Self-cleaning Ceramic Membranes for Removal of Natural and Synthetic Nanomaterials from Drinking Water Using Hybrid-Ozonation Membrane Filtration

National Science Foundation (homepage)

Nanoscale Interdisciplinary Research Team (homepage)

Department of Civil & Environmental Engineering (homepage)
Department of Chemical Engineering & Materials Science (homepage)
Michigan State University

Department of Civil Engineering (homepage), McMaster University

Lansing Community College (homepage)


 

Education/Outreach and Workforce Development

The prospects for nanotechnology to contribute to the US economy are staggering, with estimates of the impact on the world economy of up to $1.5 trillion by 2015. Public education about nanotechnology and continuing challenges in training scientifically literate workforce are key underpinnings of this emerging industry. It is anticipated that 800,000 technician-level employees will be required by the nanotechnology industry by 2013. This represents a huge challenge to the 2- and 4- year colleges and universities in recruitment, curriculum development, retention and completion, which will only be met by diversifying the base of potential trainees and developing efficient and effective training modalities.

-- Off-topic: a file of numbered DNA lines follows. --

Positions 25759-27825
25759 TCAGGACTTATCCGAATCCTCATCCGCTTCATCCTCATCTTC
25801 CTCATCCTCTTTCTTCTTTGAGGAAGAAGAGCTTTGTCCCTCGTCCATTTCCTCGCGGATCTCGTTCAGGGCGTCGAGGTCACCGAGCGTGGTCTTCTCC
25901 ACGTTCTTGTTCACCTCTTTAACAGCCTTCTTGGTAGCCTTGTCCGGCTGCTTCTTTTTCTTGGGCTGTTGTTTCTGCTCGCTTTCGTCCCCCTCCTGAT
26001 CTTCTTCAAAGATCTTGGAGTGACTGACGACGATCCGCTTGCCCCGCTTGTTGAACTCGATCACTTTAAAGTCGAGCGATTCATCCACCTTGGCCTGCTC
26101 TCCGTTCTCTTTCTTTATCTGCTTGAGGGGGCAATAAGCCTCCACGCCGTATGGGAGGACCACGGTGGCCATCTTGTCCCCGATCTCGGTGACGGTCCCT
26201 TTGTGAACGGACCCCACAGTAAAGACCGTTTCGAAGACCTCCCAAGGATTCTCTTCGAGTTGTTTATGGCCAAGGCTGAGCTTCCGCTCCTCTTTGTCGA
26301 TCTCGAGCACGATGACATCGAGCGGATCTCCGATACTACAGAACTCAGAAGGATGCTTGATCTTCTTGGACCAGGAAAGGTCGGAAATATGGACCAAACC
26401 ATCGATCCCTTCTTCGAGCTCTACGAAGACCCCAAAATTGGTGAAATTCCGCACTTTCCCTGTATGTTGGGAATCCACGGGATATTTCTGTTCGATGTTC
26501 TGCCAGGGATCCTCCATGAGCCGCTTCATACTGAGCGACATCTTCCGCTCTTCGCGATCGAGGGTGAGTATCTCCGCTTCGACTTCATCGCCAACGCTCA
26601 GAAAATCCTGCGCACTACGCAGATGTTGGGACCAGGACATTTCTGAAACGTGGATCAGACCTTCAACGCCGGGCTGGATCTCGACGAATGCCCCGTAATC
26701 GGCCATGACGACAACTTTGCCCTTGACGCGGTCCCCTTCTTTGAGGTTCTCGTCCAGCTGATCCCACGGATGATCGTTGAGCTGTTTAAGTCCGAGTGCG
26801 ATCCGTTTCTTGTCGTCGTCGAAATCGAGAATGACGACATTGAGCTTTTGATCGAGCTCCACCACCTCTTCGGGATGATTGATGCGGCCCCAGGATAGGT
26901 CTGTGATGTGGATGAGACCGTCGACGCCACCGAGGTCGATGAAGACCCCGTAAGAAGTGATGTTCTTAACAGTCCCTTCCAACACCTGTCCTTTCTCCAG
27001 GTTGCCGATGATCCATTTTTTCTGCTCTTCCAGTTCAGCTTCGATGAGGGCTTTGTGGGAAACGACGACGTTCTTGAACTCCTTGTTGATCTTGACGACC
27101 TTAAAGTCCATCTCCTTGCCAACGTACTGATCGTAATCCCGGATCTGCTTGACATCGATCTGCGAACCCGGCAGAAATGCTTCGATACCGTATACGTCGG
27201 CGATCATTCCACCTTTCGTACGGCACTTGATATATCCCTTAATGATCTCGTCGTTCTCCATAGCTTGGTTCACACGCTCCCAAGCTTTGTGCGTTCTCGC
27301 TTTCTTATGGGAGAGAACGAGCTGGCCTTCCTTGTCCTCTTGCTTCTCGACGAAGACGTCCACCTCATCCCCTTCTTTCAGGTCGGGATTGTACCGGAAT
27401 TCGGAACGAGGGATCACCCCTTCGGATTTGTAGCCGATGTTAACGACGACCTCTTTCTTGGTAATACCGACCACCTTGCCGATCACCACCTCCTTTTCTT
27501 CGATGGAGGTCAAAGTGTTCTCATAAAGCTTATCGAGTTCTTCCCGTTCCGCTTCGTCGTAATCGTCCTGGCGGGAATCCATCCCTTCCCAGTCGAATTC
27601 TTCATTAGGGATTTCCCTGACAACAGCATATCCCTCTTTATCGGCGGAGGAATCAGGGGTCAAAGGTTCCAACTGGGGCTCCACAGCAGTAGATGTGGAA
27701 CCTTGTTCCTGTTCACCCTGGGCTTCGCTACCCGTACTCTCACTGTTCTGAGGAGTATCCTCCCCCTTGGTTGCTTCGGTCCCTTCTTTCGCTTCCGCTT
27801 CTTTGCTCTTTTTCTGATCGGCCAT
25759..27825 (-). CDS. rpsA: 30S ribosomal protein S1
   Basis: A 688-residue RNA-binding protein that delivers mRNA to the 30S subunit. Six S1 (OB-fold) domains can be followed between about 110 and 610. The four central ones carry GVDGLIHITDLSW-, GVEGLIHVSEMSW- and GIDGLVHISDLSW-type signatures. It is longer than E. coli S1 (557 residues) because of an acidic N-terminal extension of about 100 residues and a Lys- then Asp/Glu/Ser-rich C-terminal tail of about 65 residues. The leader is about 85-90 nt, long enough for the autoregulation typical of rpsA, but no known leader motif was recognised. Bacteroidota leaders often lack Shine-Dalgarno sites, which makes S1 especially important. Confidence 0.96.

The objective in this area is to enhance the regional workforce in support of nanotechnology by developing a certificate program in nanotechnology for Associate of Arts students at Lansing Community College. We believe that our program can become a model program, allowing the nation to begin to address the need for competency in the occupational workforce to support the nascent nanotechnology industry.

 


Webmaster: Jeonghwan Kim (kimjeo21@msu.edu), Michigan State University. Last revised: 12/18/06